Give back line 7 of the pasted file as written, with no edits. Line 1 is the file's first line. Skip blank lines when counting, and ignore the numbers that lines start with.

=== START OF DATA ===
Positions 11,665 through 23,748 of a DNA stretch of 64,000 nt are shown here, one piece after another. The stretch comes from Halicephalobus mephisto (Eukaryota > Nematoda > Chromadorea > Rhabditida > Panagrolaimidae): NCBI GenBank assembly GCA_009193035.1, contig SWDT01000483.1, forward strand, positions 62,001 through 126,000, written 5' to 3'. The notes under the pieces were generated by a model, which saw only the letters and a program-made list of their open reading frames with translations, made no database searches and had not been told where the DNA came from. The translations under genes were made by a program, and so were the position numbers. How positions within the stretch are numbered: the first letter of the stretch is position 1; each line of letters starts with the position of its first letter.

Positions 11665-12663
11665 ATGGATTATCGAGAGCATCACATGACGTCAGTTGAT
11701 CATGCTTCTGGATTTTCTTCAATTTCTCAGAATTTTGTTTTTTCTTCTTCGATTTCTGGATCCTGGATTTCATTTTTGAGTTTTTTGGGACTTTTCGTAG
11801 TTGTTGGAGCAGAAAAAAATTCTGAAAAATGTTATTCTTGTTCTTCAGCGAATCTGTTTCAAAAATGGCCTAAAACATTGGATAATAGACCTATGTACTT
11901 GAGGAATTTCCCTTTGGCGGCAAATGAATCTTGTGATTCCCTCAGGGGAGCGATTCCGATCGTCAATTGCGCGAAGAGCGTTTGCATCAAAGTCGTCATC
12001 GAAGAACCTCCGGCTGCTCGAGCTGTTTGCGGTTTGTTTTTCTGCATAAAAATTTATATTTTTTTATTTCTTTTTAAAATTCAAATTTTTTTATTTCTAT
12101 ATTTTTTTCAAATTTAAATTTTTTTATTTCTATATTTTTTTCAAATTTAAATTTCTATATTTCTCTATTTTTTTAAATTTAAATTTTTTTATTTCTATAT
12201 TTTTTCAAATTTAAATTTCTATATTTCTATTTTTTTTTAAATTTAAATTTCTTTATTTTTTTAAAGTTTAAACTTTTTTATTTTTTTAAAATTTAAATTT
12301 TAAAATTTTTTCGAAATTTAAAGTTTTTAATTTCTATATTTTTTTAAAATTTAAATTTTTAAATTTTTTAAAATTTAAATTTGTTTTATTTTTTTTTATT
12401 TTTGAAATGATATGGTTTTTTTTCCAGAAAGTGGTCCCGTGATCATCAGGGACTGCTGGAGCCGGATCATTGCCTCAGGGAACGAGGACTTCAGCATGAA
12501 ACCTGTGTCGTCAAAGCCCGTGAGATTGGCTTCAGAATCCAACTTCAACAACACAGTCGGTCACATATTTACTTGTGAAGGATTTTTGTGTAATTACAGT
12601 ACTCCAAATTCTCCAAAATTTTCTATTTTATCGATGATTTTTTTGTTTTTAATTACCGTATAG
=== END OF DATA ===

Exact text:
12001 GAAGAACCTCCGGCTGCTCGAGCTGTTTGCGGTTTGTTTTTCTGCATAAAAATTTATATTTTTTTATTTCTTTTTAAAATTCAAATTTTTTTATTTCTAT